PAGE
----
When it comes to enterprise workloads, another company IBM competes with is [company]VMware[/company]. On this week’s Structure Show, VMware’s cloud EVP and GM Bill Fathers didn’t pull any punches. In a world where many people equate cloud computing with AWS, Fathers is an unrepentant critic, saying that big companies are not convinced that they can run hybrid clouds in conjunction with AWS. He cites Harley Davidson as an example of a customer which tried to go with AWS for a new application and ended up coming to VMware.

Harley Davidson created a front-end iPad app for its CRM systems so dealers could check inventories. “They tried to do it on Amazon but physically could not connect it to their existing Oracle database of record from a networking perspective and they gave up,” Fathers said. “We used NSX [VMware network virtualization] to craft a connection from their on premises environment to vCloud Air and integrated it back to applications living on premises.”

Then the money quote aka fighting words:

“I am not spending a second working out how you solve what I think is an unsolvable problem of a client who’s marooned an application in AWS and is desperately trying to get it connected securely back to an on-premises app.”

(Send cards and letters to VMware please, but also feel free comment below.)

But there’s far more. Father’s guest segment starts at about 12:30 in.

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Bill Fathers VMware Structure 2014


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IBM hits the $7B mark in cloud, but what does that mean?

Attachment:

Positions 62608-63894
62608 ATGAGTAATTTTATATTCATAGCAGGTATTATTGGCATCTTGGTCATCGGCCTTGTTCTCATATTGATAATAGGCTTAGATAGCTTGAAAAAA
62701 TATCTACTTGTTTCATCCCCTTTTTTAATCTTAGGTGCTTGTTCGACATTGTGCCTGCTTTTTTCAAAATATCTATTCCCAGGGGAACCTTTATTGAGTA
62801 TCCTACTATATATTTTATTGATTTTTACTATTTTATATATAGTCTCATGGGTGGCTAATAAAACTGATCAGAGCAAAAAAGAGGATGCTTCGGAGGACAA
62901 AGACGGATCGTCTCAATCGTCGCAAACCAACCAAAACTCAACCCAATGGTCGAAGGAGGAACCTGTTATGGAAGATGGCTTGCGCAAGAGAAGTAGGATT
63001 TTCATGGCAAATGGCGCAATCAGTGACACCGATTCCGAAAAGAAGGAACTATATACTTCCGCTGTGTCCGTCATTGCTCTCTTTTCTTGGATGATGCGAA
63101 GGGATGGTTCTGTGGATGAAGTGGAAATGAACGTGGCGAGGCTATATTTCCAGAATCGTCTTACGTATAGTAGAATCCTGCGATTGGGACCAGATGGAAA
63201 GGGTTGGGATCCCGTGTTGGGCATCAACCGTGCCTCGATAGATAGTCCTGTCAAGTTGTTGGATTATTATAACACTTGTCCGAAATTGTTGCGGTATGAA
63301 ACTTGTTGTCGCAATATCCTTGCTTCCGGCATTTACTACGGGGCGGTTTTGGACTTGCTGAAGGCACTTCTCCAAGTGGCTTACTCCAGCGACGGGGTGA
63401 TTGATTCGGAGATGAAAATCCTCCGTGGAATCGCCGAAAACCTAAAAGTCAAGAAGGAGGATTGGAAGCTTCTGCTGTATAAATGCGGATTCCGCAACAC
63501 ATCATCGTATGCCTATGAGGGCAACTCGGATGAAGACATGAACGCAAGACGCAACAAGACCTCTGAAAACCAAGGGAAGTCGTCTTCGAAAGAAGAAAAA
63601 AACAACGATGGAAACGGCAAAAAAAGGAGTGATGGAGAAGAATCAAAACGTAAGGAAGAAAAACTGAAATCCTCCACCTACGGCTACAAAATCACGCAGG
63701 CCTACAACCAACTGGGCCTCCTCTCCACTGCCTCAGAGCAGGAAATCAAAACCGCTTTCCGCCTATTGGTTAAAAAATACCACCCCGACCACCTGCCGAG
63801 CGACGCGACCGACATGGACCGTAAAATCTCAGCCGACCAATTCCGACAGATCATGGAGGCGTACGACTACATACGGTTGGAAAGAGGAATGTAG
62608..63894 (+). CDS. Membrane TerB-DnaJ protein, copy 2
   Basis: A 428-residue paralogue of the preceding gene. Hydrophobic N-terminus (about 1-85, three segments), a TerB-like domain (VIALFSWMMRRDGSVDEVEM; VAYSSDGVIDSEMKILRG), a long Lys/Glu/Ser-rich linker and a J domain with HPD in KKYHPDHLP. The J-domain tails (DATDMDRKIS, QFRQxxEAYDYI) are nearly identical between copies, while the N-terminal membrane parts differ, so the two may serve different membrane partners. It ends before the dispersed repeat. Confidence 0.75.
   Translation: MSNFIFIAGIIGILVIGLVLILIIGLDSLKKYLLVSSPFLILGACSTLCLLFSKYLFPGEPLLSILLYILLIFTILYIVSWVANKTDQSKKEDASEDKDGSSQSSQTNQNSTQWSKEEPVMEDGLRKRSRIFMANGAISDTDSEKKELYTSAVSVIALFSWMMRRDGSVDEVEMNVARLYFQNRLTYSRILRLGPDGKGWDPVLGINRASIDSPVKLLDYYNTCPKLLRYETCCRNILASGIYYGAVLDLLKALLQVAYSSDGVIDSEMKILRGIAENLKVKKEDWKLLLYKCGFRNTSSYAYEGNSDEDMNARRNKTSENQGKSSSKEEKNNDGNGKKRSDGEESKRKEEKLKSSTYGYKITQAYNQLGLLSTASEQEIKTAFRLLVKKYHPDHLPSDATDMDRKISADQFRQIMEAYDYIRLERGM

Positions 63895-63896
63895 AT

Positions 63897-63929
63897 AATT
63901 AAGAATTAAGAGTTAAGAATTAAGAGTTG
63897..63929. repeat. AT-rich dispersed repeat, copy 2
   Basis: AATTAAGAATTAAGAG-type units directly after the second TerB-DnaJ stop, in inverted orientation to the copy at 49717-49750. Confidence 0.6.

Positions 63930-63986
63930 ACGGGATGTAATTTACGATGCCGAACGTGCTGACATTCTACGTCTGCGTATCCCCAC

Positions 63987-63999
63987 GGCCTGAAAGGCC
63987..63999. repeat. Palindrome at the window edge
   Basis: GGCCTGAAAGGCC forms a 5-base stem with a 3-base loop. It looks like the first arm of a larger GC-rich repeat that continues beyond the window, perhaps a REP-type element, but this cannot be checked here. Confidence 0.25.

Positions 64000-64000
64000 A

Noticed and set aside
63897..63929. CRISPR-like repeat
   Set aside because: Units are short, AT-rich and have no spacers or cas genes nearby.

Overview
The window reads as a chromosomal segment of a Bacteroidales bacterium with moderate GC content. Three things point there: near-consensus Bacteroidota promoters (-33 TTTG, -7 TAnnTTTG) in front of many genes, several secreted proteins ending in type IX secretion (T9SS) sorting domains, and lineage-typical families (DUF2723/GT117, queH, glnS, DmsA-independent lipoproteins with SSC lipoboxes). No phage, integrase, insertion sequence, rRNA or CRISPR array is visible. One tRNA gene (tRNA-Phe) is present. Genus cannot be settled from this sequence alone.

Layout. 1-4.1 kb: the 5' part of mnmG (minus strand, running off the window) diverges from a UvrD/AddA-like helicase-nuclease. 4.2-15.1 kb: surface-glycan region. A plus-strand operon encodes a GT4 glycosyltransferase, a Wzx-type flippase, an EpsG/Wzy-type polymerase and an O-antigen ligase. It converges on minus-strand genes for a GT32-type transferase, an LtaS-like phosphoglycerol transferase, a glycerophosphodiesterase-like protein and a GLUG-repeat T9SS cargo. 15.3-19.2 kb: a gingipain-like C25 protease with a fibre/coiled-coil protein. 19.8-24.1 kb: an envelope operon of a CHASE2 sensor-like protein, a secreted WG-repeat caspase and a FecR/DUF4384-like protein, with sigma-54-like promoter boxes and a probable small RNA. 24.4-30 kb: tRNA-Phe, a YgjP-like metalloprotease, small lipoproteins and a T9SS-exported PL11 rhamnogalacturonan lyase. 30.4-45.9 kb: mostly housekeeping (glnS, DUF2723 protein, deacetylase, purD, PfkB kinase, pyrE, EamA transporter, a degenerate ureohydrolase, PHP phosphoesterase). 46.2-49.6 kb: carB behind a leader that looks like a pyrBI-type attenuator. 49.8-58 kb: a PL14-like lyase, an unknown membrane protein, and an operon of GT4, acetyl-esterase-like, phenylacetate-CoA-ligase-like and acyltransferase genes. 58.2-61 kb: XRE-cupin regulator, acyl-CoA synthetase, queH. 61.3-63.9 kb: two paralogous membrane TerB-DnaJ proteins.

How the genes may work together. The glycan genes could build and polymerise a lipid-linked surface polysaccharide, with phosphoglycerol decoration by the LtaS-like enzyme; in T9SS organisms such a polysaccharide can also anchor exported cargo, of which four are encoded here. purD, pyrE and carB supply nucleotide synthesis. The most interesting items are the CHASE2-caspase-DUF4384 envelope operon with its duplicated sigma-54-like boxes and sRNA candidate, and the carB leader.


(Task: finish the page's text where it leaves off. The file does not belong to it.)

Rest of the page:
IBM has pledged to deliver a $7 billion cloud business by 2015 for a couple of years — and now, according to its own numbers, it’s achieved that goal. On its fourth quarter 2014 earnings call, IBM CFO Martin Schroeter said — a couple of times actually — that this key strategic business grew 60 percent last year to hit that $7 billion goal.

But, that number is hazy. It is unclear how much of that business comes from older outsourcing deals that are being reconstituted as cloud business. On the other hand, nearly every vendor trots out nebulous numbers when it comes to cloud. As has been reported ad nauseam, [company]Amazon[/company] doesn’t break out the size of its AWS cloud business. There’s also been controversy over Microsoft’s cloud claims.

Having said that, a claim by one [company]IBM[/company] insider that this $7 billion figure makes [company]IBM[/company] the world’s largest cloud provider has to be taken with a big grain of salt. Over the past four quarters, the same category in which AWS resides logged $4.8 billion in sales, and I have to say the idea that IBM has a bigger cloud business than AWS begs disbelief probably everywhere except in IBM’s Armonk, New York headquarters.

Overall, IBM logged fourth-quarter earnings of $5.81 per share, down 11 percent from $6.13 for the year-ago period. Net income was off 13 percent to $24.11 billion from $27.70 billion for the same period. IBM shares, which initially soared to nearly $163 on the earnings news, then swooned as people dug through the numbers and IBM provided a disappointing outlook.
IBM Price Chart

But Schroeter noted that IBM is doing well in strategic “high value” segments: cloud, big data, social media and mobile.

IBM logged $25 billion in revenue from those combined segments, which he said now accounts for 27 percent of IBM’s total business. And, he noted that IBM’s “as a service” business (meaning IaaS, Paas and SaaS etc) is now purring along at a $3.5 billion run rate up from $2.2 billion last year.

In that segment its OpenStack-based Bluemix PaaS and SoftLayer cloud infrastructure businesses are key.